Tag Archives: Academy Of Art University In San Francisco

Photographer #436: Corey Arnold

Corey Arnold, 1976, USA, is an Alaskan commercial fisherman as well as a documentary photographer. He received a BFA in photography at the Academy of Art University in San Francisco. In 2011 he released the book Fish-Work: The Bering Sea which includes images that were made between 2003 and 2010 while he was working as a deckhand on the Bering Sea crabber f/v Rollo. The series Fish-Work doesn’t stop there, it is a life long project and has also taken him to various European countries capturing the lifestyle of fishermen. One of his latest series is Wolf Tide which includes a mixture of experiences as a fisherman, rural encounters with unsuspecting wildlife and dramatic landscapes. Nowadays he captains a wild salmon gillnetting operation in Bristol Bay while working on photo assignments and gallery exhibitions in the off season. His work has appeared in numerous magazines as The New Yorker, Esquire and Juxtapoz. In 2009 he was named one of the PDN’s top 30 emerging photographers. The following images come from the series Wolf Tide, Fish-Work Bering Sea and Graveyard Point.

Website: www.coreyfishes.com

Photo Series: Andrew Fuller – Beach Volleyball

Here it is! The first post from my call for photo submissions.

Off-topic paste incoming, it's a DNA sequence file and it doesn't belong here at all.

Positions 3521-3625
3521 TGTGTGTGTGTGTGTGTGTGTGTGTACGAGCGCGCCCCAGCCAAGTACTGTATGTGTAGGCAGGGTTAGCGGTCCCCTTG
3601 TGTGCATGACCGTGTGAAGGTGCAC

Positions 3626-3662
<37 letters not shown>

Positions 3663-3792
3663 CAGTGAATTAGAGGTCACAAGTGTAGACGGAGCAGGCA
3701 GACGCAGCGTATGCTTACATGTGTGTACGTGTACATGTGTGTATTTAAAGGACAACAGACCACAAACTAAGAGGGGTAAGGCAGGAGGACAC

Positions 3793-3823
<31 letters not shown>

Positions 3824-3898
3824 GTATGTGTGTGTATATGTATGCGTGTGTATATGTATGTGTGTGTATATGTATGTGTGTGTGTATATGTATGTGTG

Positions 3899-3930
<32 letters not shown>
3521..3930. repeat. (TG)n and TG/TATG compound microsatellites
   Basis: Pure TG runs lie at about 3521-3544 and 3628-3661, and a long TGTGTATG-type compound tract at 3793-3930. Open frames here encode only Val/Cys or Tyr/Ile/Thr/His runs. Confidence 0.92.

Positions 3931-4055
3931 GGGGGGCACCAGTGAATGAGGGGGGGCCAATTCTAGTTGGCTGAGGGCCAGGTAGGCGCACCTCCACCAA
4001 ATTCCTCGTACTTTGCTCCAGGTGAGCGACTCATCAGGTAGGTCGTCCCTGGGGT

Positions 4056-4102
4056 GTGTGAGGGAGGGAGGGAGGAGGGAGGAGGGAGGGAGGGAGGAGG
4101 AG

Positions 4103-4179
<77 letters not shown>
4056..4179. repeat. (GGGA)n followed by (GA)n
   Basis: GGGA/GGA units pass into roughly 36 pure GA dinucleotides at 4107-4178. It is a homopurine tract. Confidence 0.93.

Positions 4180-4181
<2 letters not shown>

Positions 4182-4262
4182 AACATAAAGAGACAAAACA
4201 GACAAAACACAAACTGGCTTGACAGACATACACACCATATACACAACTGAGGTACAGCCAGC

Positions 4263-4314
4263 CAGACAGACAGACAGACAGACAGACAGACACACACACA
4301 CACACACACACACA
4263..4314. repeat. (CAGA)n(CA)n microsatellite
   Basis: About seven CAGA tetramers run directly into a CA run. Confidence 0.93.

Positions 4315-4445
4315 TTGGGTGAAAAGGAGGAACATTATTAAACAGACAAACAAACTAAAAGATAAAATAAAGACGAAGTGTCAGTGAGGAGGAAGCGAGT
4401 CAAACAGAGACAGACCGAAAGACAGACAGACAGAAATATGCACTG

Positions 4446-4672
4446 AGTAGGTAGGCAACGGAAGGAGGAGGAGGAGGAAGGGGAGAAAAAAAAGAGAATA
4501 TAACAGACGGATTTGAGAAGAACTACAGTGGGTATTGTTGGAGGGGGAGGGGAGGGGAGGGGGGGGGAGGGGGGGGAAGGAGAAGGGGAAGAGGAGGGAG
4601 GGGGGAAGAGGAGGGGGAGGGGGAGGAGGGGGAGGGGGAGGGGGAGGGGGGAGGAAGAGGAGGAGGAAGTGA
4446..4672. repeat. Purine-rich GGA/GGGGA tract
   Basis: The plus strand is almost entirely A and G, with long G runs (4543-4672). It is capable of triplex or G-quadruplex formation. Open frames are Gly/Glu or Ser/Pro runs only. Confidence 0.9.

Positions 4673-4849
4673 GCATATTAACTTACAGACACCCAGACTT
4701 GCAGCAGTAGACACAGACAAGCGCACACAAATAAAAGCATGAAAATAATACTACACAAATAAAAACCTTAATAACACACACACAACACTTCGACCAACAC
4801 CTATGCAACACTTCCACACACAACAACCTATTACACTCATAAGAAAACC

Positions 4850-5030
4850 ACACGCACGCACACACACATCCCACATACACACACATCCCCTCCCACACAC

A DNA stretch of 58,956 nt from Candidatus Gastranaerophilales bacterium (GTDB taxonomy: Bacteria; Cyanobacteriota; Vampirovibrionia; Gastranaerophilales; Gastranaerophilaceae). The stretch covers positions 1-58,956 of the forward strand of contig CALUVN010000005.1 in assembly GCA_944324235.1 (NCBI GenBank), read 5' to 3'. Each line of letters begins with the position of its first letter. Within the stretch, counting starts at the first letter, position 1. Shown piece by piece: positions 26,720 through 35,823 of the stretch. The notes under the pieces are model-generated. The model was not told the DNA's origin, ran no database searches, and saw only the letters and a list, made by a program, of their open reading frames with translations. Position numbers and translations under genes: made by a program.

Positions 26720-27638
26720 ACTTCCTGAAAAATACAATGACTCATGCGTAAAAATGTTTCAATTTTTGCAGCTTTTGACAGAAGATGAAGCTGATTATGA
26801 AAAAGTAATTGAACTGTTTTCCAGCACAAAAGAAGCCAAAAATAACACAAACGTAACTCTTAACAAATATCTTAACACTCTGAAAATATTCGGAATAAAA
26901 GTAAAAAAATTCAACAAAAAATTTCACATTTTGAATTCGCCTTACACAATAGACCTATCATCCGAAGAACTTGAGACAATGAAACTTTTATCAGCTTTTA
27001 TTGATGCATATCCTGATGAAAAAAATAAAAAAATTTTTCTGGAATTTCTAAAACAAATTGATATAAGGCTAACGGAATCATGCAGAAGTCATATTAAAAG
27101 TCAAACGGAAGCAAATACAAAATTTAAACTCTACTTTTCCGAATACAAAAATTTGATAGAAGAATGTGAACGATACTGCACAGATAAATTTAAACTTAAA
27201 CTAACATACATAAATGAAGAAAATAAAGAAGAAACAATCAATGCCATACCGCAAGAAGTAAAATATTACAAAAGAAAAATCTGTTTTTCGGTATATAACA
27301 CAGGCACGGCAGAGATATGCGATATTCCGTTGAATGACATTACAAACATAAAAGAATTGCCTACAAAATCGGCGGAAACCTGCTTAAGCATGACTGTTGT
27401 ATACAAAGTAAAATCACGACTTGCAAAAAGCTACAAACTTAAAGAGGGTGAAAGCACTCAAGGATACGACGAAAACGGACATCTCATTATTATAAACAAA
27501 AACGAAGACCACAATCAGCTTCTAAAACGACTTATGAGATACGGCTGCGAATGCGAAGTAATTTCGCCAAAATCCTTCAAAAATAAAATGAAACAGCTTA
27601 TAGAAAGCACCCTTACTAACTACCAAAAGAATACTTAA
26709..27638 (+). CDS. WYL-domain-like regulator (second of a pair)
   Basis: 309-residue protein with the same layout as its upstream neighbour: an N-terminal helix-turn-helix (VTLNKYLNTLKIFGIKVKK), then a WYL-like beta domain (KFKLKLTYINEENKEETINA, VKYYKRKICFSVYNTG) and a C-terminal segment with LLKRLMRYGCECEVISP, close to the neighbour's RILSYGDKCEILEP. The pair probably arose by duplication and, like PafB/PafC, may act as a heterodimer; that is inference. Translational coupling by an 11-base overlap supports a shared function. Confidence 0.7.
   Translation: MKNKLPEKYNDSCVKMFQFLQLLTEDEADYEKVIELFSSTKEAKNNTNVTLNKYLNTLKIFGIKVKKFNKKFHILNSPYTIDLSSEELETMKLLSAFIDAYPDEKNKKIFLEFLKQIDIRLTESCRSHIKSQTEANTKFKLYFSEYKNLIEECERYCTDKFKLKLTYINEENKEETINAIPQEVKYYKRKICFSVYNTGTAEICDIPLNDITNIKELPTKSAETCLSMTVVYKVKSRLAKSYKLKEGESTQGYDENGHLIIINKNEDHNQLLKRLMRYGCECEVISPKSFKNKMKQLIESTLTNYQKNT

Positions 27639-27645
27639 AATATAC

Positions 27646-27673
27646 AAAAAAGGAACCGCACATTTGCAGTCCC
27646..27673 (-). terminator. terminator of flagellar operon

Andrew Fuller is a California-based beach volleyball player. Andrew is also currently pursuing an MFA in Photography at Academy of Art University in San Francisco.

According to his bio, Andrew is left-handed and great at pan frying vegetables and meats. Sadly, he’s no good at being small (hiding) or staying up past 11pm.

Andrew’s bio fails to mention that he makes some pretty damn good photographs too.

I’ve never cared about beach volleyball. Everything I know about beach volleyball comes from California Dreaming, Top Gun and Side Out.

Click here to view the embedded video.

Click here to view the embedded video.

Click here to view the embedded video.

Andrew’s photographs make me care. They show me beach volleyball in a way I had never considered it before: a sweat-stained hat, feet mangled from years in the sun and sand, a tangled net. The normal representation of beach volleyball as all bubble gum and smiles is replaced by a melancholic depiction of the oft-painful and monotonous commitment needed to compete professionally. Andrew is clearly a part of the beach volleyball world and he does a great job of sharing that world with the rest of us.

I hope you enjoy Andrew’s work as much as I do.

Head over to Andrew Fuller’s Website to see more photographs